Chess is one of the more classic games that you’ll ever see represented in the visual medium of video games: Everyone in their late 20’s has probably played with an old DOS or Windows chess simulator at some point, waiting sometimes minutes at a time for the computer to figure out its next move before returning control back to the player. Chess is a game in which its myriad strategies and abundant complexities have allured players for centuries and is a game that rewards dedication more than almost any other. Chess Ultra is a visually appealing piece of chess software newly ported to the Nintendo Switch- so should you give Chess Ultra only an en-passant glance, or is it worth downloading? Let’s find out.
To address the elephant in the room immediately: Yes, you can play chess online in a web browser for free, or even in an app on your phone. Chess Ultra isn’t exactly out to reinvent the wheel when it comes to how the game is played. The largest difference players who boot up the game will notice is the stellar presentation; pieces and settings are rendered lavishly and attractively, with a plethora of options for those who are wishing to play very specific types of chess matches. The feature set is what defines a chess game, for those willing to spend the cash on one, and Chess Ultra has quite the selection of options and features for its players.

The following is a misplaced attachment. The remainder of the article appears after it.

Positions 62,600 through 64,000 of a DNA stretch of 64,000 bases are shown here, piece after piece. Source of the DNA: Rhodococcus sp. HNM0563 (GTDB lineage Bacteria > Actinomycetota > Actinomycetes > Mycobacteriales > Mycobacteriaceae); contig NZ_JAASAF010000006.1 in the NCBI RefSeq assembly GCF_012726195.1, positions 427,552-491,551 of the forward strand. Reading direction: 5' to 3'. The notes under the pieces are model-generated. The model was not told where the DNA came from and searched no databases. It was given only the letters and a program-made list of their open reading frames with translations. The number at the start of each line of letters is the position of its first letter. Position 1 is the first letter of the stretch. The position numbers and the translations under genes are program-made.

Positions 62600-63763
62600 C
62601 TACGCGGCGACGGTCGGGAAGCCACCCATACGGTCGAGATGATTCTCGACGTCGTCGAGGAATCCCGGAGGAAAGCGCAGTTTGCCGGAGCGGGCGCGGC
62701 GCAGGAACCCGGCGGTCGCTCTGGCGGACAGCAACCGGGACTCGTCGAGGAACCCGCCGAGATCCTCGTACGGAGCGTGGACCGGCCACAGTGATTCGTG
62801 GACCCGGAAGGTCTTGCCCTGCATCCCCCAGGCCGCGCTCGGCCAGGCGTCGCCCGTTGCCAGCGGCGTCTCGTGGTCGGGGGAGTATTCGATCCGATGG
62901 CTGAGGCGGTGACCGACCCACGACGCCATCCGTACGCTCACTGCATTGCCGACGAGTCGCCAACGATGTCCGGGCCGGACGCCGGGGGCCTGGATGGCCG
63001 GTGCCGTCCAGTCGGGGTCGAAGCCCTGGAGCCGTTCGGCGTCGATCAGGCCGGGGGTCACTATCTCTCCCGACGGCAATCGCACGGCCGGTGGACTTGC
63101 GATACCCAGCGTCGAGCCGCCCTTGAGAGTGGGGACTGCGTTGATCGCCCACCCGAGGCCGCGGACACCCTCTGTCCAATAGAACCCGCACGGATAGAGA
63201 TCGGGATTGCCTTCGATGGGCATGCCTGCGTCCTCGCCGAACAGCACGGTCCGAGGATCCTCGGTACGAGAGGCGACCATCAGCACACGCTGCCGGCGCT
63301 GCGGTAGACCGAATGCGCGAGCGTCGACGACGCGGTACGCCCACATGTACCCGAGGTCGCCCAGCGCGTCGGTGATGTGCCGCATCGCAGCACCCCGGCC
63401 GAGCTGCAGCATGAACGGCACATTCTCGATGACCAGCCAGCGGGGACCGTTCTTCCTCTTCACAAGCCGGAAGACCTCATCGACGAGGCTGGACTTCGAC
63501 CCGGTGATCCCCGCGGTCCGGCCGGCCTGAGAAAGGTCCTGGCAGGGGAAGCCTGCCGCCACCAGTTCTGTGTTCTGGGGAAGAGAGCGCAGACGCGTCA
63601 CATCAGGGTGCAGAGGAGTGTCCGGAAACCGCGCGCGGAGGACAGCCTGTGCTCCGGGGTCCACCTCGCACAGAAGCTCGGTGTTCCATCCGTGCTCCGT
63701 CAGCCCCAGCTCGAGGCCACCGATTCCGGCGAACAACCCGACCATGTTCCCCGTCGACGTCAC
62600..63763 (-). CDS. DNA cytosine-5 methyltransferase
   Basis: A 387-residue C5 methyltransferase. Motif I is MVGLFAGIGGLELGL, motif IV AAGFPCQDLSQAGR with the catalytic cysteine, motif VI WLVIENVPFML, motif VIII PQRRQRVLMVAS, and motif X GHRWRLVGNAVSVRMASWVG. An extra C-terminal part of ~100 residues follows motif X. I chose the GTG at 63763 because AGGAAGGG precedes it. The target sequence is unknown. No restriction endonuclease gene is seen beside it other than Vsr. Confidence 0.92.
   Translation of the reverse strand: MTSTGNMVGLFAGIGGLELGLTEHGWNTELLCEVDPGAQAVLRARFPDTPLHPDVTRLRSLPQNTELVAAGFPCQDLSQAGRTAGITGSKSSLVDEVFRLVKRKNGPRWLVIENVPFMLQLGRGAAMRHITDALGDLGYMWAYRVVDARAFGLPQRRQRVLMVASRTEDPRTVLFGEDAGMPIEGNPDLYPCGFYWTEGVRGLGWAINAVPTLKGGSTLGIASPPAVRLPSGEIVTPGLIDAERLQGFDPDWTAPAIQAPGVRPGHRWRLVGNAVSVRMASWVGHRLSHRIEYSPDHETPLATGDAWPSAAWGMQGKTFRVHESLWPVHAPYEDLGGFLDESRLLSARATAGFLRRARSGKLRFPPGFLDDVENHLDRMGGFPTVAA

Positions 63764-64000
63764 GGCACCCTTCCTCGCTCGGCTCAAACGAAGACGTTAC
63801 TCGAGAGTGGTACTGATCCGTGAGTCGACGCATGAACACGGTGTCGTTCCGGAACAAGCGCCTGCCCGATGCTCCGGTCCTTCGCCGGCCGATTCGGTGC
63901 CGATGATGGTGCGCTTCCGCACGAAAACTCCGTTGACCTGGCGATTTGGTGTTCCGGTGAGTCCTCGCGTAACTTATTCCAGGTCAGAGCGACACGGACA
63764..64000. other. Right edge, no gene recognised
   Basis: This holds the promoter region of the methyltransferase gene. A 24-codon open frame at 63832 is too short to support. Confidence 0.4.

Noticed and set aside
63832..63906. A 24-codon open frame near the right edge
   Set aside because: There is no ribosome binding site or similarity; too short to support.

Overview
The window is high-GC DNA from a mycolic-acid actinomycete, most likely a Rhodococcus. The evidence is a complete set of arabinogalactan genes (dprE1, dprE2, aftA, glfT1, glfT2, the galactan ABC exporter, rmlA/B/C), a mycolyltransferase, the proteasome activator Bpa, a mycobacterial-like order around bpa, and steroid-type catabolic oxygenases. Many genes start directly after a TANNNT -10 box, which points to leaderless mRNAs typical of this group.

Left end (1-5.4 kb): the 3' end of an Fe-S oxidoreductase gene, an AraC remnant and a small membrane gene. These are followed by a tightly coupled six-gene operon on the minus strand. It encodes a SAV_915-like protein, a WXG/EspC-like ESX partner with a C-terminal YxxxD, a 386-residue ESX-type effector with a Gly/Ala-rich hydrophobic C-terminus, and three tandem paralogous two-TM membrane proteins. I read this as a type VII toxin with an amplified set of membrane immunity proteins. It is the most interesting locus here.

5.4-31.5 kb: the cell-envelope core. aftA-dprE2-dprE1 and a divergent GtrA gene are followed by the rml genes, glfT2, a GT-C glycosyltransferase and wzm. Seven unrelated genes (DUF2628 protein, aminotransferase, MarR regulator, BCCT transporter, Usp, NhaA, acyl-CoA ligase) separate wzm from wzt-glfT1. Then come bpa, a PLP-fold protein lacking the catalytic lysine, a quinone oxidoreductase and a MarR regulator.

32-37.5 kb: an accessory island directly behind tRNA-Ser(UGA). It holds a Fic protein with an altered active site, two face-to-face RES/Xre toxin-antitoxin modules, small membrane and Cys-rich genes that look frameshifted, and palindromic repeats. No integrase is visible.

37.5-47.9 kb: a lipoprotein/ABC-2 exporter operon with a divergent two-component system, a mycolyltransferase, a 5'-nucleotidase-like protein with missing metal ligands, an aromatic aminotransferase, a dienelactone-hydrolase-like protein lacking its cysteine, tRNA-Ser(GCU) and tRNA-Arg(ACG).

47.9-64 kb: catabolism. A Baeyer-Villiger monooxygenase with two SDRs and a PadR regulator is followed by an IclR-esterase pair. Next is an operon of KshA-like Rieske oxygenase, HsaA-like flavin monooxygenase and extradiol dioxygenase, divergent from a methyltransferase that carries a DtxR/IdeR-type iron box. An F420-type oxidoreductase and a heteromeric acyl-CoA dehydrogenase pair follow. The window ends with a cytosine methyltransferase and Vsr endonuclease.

For those who are unfamiliar with the game of chess, Chess Ultra does come with tutorials that go through all of the basics, such as how to move or capture using different pieces, to explanations of notation, how to use castling or en passant, openers, and more. Learning chess via a number of in-game tutorials can be a Tal order on beginners, but Chess Ultra breaks down numerous strategies that, while you won’t become a grandmaster overnight, can definitely provide a solid base of instruction if you’re using this game to break your chess cherry. The game won’t exactly teach you specifically how to make Luft, not war, but it’s a reasonable starting point.
Four different environments are available as backdrops in Chess Ultra- from a cozy looking manor to the pits of chess hell, itself. Each setting is beautifully displayed in extensive detail that players can see by adjusting the camera dynamically around the board. Players can also select the type of pieces and the skins, or materials, that the pieces on the board use to match your preferred visual style. As far as actually playing chess goes, there are ten difficulty settings available to make the game most accessible to players of all capabilities: The lowest setting plays like a novice, making plentiful mistakes that can be taken advantage of throughout a match. The highest setting, however, brutally punishes any error in counteracting the its strategy (it pales in comparison to an ELO 2,500 human, but its pretty formidable if you’re the average ELO 1,600 player).